These volunteers want to get malaria. Why? A better vaccine.

These volunteers want to get malaria. Why? A better vaccine.

- in Health
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SILVER SPRING, Maryland — It’s hot and sticky in Silver Spring in June, and the mosquitoes are everywhere, breeding at construction sites, in backyard ponds and in the swampy pools left behind by two weeks of torrential rains.

It seems unthinkable that anyone would be breeding more mosquitoes on purpose, but deep inside the blue-and-yellow Walter Reed Army Institute of Research, Lindsey Garver and her colleagues are breeding them by the thousands and feeding them human blood.

They are Anopheles — the mosquitoes that spread malaria. One of Garver’s jobs is to make sure these insects get infected with the Plasmodium falciparum parasite that causes malaria.

Then they’re letting them bite people.

Most of the volunteers who have been bitten by the mosquitoes have also been vaccinated with the only licensed malaria vaccine on the market. The hope is to find a better dose or a better dose regimen that will get better than the 30 percent protection the vaccine currently provides.

Image: Malaria vaccine project
Containers hold Anopheles mosquitoes being bred for use in malaria vaccine research at the Walter Reed Army Institute for Research in Silver Spring, Maryland. Volunteers press paper cups filled with mosquitoes against their arms in the hope that the mosquitoes will bite them and transmit malaria.Maggie Fox / NBC News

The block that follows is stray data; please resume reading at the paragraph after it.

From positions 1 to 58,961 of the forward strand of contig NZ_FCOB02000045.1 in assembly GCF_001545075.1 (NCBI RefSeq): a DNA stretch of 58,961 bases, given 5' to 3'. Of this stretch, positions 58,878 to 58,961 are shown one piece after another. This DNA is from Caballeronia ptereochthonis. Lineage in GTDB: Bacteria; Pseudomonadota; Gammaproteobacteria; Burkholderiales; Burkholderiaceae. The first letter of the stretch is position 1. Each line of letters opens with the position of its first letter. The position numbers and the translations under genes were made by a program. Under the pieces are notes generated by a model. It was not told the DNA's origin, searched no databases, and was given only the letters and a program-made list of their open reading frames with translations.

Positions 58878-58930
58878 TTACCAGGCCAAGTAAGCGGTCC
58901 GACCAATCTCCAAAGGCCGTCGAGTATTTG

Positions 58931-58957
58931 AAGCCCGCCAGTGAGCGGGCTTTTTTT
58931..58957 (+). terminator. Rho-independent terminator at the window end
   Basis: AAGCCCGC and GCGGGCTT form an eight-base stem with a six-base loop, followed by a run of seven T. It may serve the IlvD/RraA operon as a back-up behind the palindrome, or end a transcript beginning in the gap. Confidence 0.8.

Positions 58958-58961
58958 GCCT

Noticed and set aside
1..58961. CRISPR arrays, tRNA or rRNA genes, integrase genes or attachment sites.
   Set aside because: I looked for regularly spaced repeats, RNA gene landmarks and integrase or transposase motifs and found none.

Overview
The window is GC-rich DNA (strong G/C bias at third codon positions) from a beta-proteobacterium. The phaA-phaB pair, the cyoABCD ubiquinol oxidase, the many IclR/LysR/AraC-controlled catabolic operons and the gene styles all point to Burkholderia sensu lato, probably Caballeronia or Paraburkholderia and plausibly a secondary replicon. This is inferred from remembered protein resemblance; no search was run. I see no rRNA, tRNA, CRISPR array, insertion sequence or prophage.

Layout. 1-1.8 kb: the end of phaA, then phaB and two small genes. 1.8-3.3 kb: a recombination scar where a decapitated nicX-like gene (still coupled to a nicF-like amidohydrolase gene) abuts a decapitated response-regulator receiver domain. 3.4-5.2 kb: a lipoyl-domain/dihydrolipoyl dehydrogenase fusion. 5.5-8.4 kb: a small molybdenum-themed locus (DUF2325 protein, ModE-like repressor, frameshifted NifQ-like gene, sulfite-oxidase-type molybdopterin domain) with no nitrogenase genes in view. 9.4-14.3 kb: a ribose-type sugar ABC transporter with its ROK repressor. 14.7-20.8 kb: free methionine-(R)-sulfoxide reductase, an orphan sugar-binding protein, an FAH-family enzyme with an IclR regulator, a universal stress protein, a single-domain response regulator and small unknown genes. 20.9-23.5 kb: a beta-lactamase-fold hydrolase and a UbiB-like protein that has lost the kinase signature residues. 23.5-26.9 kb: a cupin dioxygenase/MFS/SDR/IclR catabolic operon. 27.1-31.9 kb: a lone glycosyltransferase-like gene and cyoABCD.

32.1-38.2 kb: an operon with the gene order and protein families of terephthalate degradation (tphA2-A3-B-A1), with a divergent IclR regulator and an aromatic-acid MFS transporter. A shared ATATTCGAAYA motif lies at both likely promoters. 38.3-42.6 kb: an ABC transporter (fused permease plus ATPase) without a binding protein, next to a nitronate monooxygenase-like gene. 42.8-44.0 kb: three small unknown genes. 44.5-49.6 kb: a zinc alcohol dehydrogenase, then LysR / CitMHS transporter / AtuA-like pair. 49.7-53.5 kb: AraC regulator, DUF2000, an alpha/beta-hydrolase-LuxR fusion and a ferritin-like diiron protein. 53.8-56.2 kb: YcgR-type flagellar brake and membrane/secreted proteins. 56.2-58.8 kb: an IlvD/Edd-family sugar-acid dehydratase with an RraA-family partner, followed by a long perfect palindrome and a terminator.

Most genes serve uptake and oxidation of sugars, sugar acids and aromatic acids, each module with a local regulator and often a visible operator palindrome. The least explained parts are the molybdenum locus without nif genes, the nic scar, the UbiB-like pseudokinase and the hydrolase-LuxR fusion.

But 38 of them have not been vaccinated. They’re the controls.

The vaccine development team needs for these people to come down with malaria, to show the mosquitoes really did transmit the parasite.

“I am hoping we see 38 people develop infections,” said Dr. James Moon, an Army colonel who’s leading the vaccine study.

And he hopes all 130 volunteers who got vaccines before exposing the tender undersides of their forearms to the hungry mosquitoes will not get infected.

Malaria infects more than 200 million people a year, the World Health Organization says. It killed 445,000 in 2016, mostly children.

The parasites that cause malaria set up a complex life cycle in the human body. While some are easily killed with modern medicines, in many regions the parasites have developed resistance to most of the drugs on the market.

Widespread use of insecticides eradicated malaria from the U.S., but the fight elsewhere has been tougher.

People can take drugs to prevent infection, but malaria is a disease of poverty. Malaria is an everyday threat across much of Africa, Southeast Asia and South America. Most of those susceptible to malaria have almost no access to drugs either to treat it, or to prevent it.

A vaccine would be the best solution. Only one is on the market — Mosquirix, or RTS,S. GlaxoSmithKline worked with the PATH Malaria Vaccine Initiative to develop the vaccine, and now the Walter Reed team is testing it to see if they can make it work better.

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